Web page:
Episode 81 – Why Screening for Neurodiversities is Needed at School with Sarah Templeton

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There’s no Money in the NHS for Adult ADHD!

These are the words which our guest, Sarah Templeton, heard for NHS GPs time and time again before having to go private to prove that she did in fact have ADHD!

That diagnosis of ADHD then kicked off the diagnosis of other conditions for Sarah, such as Dyspraxia, Dyscalculia and sensory processing disorder! And all this in her 50’s!

Looking back, Sarah shares with us that the turning point in her life was when the un-diagnosed ADHD and Dyscalculia changed the course of her education throughout her teenage years. Not having had accommodations for ADHD and Dyscalculia she failed her 12+ exam and missed the opportunity to go to Grammar School and spent her teenage years in a Secondary State School which could not support her gifts. 

Decades later, Sarah was shocked to find that the school system has not improved in screening children for these conditions which otherwise could change the course of their lives.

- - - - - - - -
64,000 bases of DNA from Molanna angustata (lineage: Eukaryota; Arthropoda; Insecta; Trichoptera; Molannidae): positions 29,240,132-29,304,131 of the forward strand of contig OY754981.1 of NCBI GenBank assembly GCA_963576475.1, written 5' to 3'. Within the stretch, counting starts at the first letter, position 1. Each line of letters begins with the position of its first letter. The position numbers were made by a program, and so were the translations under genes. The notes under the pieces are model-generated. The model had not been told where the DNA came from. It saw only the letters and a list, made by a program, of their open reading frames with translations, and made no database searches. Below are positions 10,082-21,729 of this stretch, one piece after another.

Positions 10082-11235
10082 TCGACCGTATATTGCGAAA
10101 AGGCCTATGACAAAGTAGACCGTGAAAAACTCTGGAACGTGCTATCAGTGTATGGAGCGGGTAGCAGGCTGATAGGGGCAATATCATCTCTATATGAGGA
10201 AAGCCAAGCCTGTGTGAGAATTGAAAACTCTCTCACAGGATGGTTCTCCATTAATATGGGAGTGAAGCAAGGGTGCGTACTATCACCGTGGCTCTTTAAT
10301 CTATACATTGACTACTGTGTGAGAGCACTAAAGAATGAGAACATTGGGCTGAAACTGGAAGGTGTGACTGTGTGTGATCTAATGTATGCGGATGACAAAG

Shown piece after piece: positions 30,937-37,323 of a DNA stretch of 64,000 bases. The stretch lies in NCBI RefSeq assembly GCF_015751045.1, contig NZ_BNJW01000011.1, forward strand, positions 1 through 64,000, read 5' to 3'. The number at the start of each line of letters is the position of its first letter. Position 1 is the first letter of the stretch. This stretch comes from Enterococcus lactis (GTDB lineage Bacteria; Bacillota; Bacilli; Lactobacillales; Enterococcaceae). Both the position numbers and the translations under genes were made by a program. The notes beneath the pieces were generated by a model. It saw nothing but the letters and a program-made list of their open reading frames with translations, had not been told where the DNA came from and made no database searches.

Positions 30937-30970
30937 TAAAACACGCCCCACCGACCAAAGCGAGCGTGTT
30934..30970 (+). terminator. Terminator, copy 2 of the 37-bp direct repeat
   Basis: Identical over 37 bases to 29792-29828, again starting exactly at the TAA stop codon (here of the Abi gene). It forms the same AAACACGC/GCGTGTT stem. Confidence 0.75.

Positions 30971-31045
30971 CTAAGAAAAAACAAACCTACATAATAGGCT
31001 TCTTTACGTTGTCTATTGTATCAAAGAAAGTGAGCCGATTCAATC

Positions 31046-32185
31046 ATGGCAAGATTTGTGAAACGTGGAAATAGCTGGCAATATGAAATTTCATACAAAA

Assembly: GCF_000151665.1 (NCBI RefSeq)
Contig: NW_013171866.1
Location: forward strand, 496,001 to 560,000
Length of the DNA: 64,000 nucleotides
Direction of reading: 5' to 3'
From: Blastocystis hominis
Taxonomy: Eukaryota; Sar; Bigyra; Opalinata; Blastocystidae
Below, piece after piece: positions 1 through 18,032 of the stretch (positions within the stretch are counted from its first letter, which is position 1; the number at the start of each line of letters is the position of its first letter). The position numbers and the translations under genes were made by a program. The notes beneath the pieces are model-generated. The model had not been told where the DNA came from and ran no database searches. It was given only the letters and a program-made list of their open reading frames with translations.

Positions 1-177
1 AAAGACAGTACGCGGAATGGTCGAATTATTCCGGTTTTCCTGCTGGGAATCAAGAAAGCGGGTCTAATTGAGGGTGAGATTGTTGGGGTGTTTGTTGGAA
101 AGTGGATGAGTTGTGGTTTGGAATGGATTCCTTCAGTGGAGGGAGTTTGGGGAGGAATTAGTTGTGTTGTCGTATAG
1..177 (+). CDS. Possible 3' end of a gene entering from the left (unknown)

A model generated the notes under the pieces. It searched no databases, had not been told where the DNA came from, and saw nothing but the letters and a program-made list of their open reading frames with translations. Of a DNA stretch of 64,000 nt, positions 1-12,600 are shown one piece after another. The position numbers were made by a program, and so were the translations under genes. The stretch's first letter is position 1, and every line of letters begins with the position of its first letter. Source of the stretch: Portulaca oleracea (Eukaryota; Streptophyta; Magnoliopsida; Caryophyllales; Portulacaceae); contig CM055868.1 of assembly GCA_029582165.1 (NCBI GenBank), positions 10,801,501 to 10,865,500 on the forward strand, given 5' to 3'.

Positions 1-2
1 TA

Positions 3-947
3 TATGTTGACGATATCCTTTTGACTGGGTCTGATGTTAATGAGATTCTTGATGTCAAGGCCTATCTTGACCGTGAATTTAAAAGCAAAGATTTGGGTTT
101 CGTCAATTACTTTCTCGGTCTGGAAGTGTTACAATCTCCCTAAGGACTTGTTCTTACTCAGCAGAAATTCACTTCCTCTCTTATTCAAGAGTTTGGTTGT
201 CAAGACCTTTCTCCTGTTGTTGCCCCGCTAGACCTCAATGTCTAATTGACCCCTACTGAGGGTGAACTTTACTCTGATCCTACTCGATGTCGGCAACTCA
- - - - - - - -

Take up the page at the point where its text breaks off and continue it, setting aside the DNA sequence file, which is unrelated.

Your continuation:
Diven to make sure that others do not have to go through her experience, Sarah is a recognised specialist in neurodiversity awareness and a passionate advocate for screening for ADHD in the criminal justice system.

Today, Sarah has over 9 years of experience in counselling, education, and community support. Sarah is the founder of ADHD LIBERTY – Charity, a non-profit organisation that provides free and confidential screening for ADHD and related conditions to adolescents and adults involved in the justice system.

To add to all her amazing work in this field, Sarah has authored three best-selling books on parenting and teaching ADHD kids, and a frequent keynote speaker, court and media expert, and campaigner on neurodiversity issues. 

Working closely with the police, prisons, probation, youth offending services, and other agencies, Sarah ensures that each offender has their conditions identified and the correct support put in place to enable them to engage fully in education and employment. I believe that screening for ADHD can reduce reoffending, improve mental health, and unlock the potential of neurodiverse individuals.

Dyslexic Hack:

  • Lists, post-it notes, and a blooming good diary! 

Key Topics:

  •  Finding out Sarah has ADHD and other neurodiversity in her 50’s
  • Impact on non-diagnosis in her childhood, 
  •  Screening for ADHD and other neurodiversities in the CJS.


  • Criminal Justice System
  • Dyspraxia
  • ADHD
  • Dyscalculia
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